The “Curse of Ham” and the Dangers of the Racist Blame Game

Sermon by Rev. Kelly Jane Caesar on July 12, 2020


Today is a scripture not often read on Sunday mornings in today’s day and age. 

It is a scripture passage probably glossed over by many reading the Bible straight through – one of those with a long list of hard names.  

Yet, it is a scripture that was used to lay the foundation of racism in the world, 

Our scripture is from Genesis – the first book of the Bible that explains the origins of where God’s Chosen People of Israel come from and the special Divine Promise given to them. From the Chosen People of Israel comes the Messiah, Jesus, who is destined to save the world, and so Christians generally read themselves to inherit the special Divine Promise of God’s chosen people, thus the Hebrew Scriptures are the foundation of the Christian Bible. In Genesis family stories explain the future layout and relations of God’s chosen nation. For example, we have the story of the 12 sons of Jacob who will become the 12 tribes of Israel. Today we have the story of Noah and his sons – a story of where various nations originated from and their relation to Israel.  

Like many other stories in Genesis, this one was written down centuries after it supposedly occurred. It was recorded once Israel was already a nation and was trying to justify why it could conquer certain people and partner with others. Chapter 10 provides a list of patriarchs and the nations which came from them. Chapter 9 involves a family story to explain why some nations listed can – and even ought- to be subjected to slavery. Listen closely for this text echoes even today in 2020.  

SCRIPTURE READING: Genesis 9:18-27 & Genesis 10  


Chapter 10 lists the patriarchs of each of these nations and they are grouped in such a way that later scholars show that the apparent divisions have little to do with language, culture, geography or racial divides. In fact, the concept of race as we know it today did not exist in biblical times. After-all, all the people of the nations outlined in chapter 10 were closely related in terms of skin tone and generally in the Mideast.  

Yet, European and colonial slave holders pointed to this text as justification for the enslavement of Africans, people of dark skin tone. Part of the reasoning is that Cush, a son of Ham, was later identified as being in Northern Africa and Europeans of colonial time simply said, well the curse of Ham continues for Africans. Never mind that the curse was actually on Canaan- which, also doesn’t make sense since Canaan is only one son of Ham, and Ham was the one who did wrong. Why Canaan and not the other sons of Ham? Well, Canaan lived in the promised land of the Israelites. This story provided justification for the enslavement of the Canaanites when Israel conquered their land. That story is later in the Bible and we will get to that later in the summer. Suffice it to say, this story of the so-called “curse of ham” has been used throughout history to justify the enslavement of another people.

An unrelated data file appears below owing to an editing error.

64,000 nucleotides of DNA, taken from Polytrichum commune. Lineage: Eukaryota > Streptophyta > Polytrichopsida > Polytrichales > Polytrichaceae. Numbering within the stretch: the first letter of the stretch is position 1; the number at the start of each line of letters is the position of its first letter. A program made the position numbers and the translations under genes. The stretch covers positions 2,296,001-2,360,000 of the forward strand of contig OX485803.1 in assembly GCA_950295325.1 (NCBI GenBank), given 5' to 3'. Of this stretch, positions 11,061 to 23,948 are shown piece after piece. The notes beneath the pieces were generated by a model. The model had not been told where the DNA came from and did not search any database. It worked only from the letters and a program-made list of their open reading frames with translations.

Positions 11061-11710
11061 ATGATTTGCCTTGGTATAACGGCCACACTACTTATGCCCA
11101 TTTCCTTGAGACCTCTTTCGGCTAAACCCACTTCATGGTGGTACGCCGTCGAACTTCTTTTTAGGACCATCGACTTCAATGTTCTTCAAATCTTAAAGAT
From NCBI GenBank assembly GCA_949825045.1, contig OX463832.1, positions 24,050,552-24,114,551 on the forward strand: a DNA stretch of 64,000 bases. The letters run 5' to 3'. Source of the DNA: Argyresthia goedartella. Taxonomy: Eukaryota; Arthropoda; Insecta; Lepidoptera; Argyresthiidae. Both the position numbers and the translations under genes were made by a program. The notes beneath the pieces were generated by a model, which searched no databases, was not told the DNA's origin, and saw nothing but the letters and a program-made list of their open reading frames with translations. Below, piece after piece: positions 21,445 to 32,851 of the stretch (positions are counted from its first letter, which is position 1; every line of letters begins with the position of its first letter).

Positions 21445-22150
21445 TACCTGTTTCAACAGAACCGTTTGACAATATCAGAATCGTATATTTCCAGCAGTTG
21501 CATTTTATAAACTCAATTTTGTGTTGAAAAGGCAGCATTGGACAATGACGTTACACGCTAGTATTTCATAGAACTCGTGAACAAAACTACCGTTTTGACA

[Some resources:]

White wealthy slaveholders in America used this text, among others, to enforce chattel slavery of Africans in the United States. It should be noted that chattel slavery in America differed from slavery in the ancient world – but that’s another sermon.  

The underlining logic of this text is that certain people deserve to be enslaved because they or their ancestors did wrong. Ham dishonored his father and thus deserves his punishmentToday we can agree that such a punishment seems to far outweigh the crimeYet, the ideology of this text has echoed throughout time.  

If Ham had not dishonored his father, his son Canaan would not be subjected to slavery. (the Israelites argued)  

If Africans were not descendants of Ham, they would not be subjected to slavery. (the whites argued) 

If the African slave had not run away, he would not have been whipped.  

If Emmett Till had not flirted with a white woman in 1955, he would not have been murdered.  

If you don’t know the story of Emmett Till, go look that up. He is probably the most well-known case of a black man, actually in this case a teenager, who was brutally murdered for supposedly flirting or looking at a white woman. (read more here) 

The logic from this scripture –  

that a certain people deserve excessive force because of a past wrong – 

echoed into the 21st century.  

If Trayvon Martin wasn’t wearing a hoodie, he might still be alive.  

If Eric Garner wasn’t selling loose cigarettes, he might still be alive.  

If Sandra Bland didn’t have a taillight out, she might still be alive.  

If Ahmaud Arbery wasn’t running, he might still be alive.  

If Mr. Douglas hadn’t pulled over to take a phone call, in the Bloomfield neighborhood he works in, he wouldn’t have been threatened with a gun. (citation)  

If the black teenagers in Manchester weren’t out in the middle of the night, they wouldn’t be harassed, hunted and had their bike mangled. (citation)  

If Tamir Rice wasn’t playing with a toy gun, maybe he wouldn’t have been shot in seconds.  

If Rayshard Brooks hadn’t taken the taser being used on him, he would not have been shot.  

If Breonna Taylor wasn’t asleep in her bed, she would not have been shot.  

As late-night tv show host, Trevor Noah so poignantly said,  

The “ifs” keep changing, but there is a common thread here.  

If you weren’t black, you would still be alive.  [Citation]